Form in “The Decay of Lying” and “Pen, Pencil and Poison”

Oscar Wilde’s “The Decay of Lying” and “Pen, Pencil and Poison” both serve as explanations of his views on art. “The Decay of Lying” takes the form of a more philosophical treatise, whereas “Pen, Pencil, and Poison” defies most characterizations of form. The form of both pieces allows Wilde to distance himself from his ideas about art.
“The Decay of Lying” takes the form of a philosophical, Socratic-like dialogue. Wilde does not appear as a character in the dialogue. Instead, he uses the names of his sons, Vivian and Cyril, who were too young at the time to have carried on the discussion written. Although this creates the potential for irony, it also distances Wilde from the conversation, though he remains a presence in the piece. The use of his sons’ names can also be interpreted as a regurgitation of ideas; they have absorbed Wilde’s ideas and can explain them point-by-point. The form of dialogue allows Wilde to express his ideas while exempting him from taking full credit for them.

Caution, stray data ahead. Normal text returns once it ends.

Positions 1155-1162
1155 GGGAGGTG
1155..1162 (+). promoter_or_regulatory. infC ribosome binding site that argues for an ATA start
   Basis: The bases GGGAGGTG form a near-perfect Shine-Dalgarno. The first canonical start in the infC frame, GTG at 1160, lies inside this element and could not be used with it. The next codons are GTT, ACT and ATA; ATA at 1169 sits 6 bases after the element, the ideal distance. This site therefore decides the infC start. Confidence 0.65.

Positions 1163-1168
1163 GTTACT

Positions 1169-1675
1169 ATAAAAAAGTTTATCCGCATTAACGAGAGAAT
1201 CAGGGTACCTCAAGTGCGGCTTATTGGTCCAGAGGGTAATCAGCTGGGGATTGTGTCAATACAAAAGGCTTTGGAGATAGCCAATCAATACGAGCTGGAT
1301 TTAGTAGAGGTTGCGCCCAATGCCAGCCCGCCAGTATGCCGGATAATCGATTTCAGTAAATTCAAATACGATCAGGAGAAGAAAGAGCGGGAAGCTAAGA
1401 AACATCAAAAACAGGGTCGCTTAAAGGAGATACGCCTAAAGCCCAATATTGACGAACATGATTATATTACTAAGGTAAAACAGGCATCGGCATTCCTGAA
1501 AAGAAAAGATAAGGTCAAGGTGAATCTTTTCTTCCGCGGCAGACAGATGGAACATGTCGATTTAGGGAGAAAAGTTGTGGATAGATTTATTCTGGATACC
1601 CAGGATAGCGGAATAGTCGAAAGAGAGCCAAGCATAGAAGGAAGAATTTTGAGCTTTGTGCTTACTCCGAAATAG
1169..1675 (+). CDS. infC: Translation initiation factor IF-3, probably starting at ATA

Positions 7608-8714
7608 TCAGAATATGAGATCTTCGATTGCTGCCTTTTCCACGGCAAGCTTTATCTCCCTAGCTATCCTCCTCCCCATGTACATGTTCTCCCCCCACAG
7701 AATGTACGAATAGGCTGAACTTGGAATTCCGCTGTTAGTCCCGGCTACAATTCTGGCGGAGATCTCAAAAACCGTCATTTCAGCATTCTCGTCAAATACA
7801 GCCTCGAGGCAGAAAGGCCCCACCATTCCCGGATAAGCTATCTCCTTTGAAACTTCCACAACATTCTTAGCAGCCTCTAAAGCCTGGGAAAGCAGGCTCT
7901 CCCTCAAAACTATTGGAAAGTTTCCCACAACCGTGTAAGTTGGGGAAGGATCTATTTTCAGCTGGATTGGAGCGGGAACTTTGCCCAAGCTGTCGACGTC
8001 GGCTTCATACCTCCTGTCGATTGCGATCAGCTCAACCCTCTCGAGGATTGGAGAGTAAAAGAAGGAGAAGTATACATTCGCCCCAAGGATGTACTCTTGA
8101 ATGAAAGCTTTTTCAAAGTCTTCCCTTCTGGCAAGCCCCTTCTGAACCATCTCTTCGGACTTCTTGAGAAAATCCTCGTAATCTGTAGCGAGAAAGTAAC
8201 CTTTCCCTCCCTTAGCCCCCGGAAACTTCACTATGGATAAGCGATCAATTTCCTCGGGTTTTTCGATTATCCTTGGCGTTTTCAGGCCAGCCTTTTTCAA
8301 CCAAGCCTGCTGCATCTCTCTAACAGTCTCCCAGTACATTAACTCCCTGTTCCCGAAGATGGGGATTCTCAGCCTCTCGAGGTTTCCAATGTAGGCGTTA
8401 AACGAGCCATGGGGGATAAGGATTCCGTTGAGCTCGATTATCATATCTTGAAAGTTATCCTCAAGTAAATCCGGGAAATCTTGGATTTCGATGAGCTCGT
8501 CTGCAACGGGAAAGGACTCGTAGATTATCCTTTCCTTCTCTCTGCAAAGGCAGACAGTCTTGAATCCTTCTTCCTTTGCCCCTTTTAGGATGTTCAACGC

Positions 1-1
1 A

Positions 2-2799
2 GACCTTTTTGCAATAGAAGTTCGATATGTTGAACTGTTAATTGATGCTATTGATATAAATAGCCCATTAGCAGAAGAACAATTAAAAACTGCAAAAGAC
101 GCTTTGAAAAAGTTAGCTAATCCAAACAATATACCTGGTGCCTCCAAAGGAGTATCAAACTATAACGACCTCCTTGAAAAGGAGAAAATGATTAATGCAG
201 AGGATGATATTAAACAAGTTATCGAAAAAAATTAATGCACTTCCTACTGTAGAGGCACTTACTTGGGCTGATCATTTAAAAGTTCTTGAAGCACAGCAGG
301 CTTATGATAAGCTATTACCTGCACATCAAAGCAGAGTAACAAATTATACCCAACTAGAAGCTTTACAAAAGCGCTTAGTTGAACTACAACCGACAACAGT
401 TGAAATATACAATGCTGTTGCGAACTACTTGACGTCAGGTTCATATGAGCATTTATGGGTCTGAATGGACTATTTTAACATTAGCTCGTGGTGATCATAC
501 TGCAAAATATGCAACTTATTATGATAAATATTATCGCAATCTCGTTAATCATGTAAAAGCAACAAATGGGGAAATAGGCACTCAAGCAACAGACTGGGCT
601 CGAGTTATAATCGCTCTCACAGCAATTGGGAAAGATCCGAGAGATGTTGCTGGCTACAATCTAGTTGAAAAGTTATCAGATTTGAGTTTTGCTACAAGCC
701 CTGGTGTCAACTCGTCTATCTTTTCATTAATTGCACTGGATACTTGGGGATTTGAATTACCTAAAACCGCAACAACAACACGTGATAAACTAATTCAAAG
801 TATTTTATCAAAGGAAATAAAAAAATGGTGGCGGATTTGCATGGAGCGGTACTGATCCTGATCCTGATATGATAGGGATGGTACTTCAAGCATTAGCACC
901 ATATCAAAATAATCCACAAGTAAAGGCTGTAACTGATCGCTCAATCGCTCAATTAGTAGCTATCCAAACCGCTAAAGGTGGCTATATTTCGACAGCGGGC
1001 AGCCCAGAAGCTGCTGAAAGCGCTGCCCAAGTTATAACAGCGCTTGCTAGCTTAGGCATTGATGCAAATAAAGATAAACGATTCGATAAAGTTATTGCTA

Wilde’s piece “Pen, Pencil and Poison” unravels in a form difficult to categorize. Wilde uses Wainewright’s story to unveil his own views on art, weaving his life into an aesthetic treatise. The beginning of the piece appears to use the form of biography. As it progresses, however, Wilde contemplates the interplay of art and crime, beauty and the terrible (playing on Burke’s definition of the “sublime”). Wilde uses Wainewright to again hide behind another character or narrator to express his views. In doing so, Wainewright become a plot device rather than a three-dimensional character and historical figure.
Wilde uses “The Decay of Lying” and “Pen, Pencil and Poison” to express his views on art and aesthetic philosophy. By employing figures such as Vivan, Cyril, and Wainewright, Wilde deflects responsibility for his views on art. -KJO


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Filed under Week 6 Reviews: Wilde's criticism in Intentions

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